Dungeon Siege 3 Review

Lee Abrahams

It seems that old-school (or should that be skool?) dungeon crawlers are slowly creeping back onto our consoles. Obviously the daddy of them all, Diablo, has long been in the works but in the interim we have had a few interesting XBLA titles to dabble with, as well as the recent Hunted: The Demon's Forge which did a decent but not spectacular job of filling the void. Next into the breach is Dungeon Siege III and here’s hoping it can get us back into some good old fashioned killing and looting, in the name of justice of course.

First of all, it should be made clear that despite any information that may sway you otherwise, this game is really not that ideal for groups of people to play together. Sure you can have four players, but considering those players can only choose a character that is not already in use and cannot take any of the items and progress away with them to their game, then what's the point? As a game that seems to have been ideally set up for people to drop in and out of play with four characters this seems like a baffling design choice, and one that makes the game far easier to play solo. If a lot less enjoyable because of it.

Looks like someone borrowed a couple of Needlers.

Sure there is fun to be had with a party of four, but the confusing camera and confined spaces coupled with the fact only the lead player is really benefiting from the team’s progress and has the final say in all decisions means it is a short lived thrill. Assuming you go it alone then you'll have an A.I. co-op partner watching your back and they do a good job of using abilities and keeping you in tip top shape as the need arises, though they are never quite as helpful as a human buddy would be. Thankfully the action is never too taxing regardless of the back up at your disposal, though all too often it devolves into random hacking with very little in the way of thought or strategy.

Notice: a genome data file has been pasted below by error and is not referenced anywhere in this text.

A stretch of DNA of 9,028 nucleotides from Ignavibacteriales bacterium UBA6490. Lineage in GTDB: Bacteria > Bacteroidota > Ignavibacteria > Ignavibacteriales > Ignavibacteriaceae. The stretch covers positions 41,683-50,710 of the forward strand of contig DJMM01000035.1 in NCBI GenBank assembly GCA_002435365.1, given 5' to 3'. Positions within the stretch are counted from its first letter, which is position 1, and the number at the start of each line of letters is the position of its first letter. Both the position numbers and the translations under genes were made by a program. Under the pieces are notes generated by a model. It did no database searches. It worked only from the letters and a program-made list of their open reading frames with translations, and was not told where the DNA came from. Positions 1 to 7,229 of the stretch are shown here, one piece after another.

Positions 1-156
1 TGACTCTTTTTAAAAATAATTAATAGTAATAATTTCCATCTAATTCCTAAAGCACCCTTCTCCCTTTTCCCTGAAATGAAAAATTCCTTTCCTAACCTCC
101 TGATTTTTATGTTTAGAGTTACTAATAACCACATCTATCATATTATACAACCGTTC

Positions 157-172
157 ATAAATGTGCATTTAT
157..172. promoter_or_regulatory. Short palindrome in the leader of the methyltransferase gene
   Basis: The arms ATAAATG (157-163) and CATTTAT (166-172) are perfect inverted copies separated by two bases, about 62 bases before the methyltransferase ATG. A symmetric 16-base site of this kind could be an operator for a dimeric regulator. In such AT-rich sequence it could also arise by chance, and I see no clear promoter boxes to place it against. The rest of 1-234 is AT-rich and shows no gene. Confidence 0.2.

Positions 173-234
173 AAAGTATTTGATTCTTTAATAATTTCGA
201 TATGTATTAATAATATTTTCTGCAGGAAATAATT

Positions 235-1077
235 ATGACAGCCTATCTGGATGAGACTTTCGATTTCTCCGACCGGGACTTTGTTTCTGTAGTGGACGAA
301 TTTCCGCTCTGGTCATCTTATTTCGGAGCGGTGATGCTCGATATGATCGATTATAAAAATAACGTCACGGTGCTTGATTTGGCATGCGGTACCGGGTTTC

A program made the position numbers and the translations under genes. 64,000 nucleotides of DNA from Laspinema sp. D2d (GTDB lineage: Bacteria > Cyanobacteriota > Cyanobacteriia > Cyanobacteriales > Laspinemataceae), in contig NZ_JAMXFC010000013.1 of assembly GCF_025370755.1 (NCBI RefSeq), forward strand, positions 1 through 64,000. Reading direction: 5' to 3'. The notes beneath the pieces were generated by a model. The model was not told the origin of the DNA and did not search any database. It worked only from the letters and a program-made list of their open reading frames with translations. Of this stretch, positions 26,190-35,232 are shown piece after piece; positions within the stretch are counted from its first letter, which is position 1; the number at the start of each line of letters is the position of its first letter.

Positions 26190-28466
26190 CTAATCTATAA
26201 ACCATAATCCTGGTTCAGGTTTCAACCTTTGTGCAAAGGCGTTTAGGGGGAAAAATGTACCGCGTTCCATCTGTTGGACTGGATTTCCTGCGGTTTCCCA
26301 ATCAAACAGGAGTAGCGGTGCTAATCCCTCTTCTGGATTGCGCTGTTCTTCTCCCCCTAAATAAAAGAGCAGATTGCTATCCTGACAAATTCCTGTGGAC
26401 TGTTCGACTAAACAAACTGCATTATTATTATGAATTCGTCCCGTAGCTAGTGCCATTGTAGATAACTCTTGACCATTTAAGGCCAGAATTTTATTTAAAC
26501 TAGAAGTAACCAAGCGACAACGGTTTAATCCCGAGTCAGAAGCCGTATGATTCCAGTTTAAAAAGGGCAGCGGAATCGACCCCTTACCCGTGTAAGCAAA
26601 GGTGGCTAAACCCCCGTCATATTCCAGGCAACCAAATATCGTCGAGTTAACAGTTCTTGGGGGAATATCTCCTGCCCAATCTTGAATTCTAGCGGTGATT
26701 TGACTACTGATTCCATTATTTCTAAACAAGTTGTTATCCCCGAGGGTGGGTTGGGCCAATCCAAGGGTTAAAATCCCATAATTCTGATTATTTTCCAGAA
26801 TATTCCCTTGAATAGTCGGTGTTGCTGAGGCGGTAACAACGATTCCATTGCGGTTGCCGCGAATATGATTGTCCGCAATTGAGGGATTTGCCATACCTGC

Each character has an array of abilities to choose from that you can level up as you go, as well as improving the proficiency via repeated use. It’s a neat system and though you can't max out everything possible in one playthrough, it means you can focus on those skills that appeal to you and create your own unique version of each character. The only problem is that while some of the spells and abilities certainly look the part, with some wonderful on screen pizzazz (yeah, I went there), they never feel too dissimilar from one another in terms of damage or effect. It doesn’t help that none of the four protagonists are that interesting either, with the whole posse being rather bland and facing off against an equally drab set of villains.

It’s getting hot in here...

In truth the plot is merely a device to move the game forward and get you orientated towards your next major quest or set of subquests should you feel like a bit of sidetracking. Again though, nothing feels like an absolute must-see as the range of loot on offer throughout your journey feels like more of the same. There is never a point where you pick up an all-powerful weapon and marvel at its destructive prowess. Instead you snag everything you can and occasionally chop and change your gear as the situation calls for it. Part of the allure of having a loot system is the chance to stumble across epic swag that no one else has, and this game never seems to grasp that.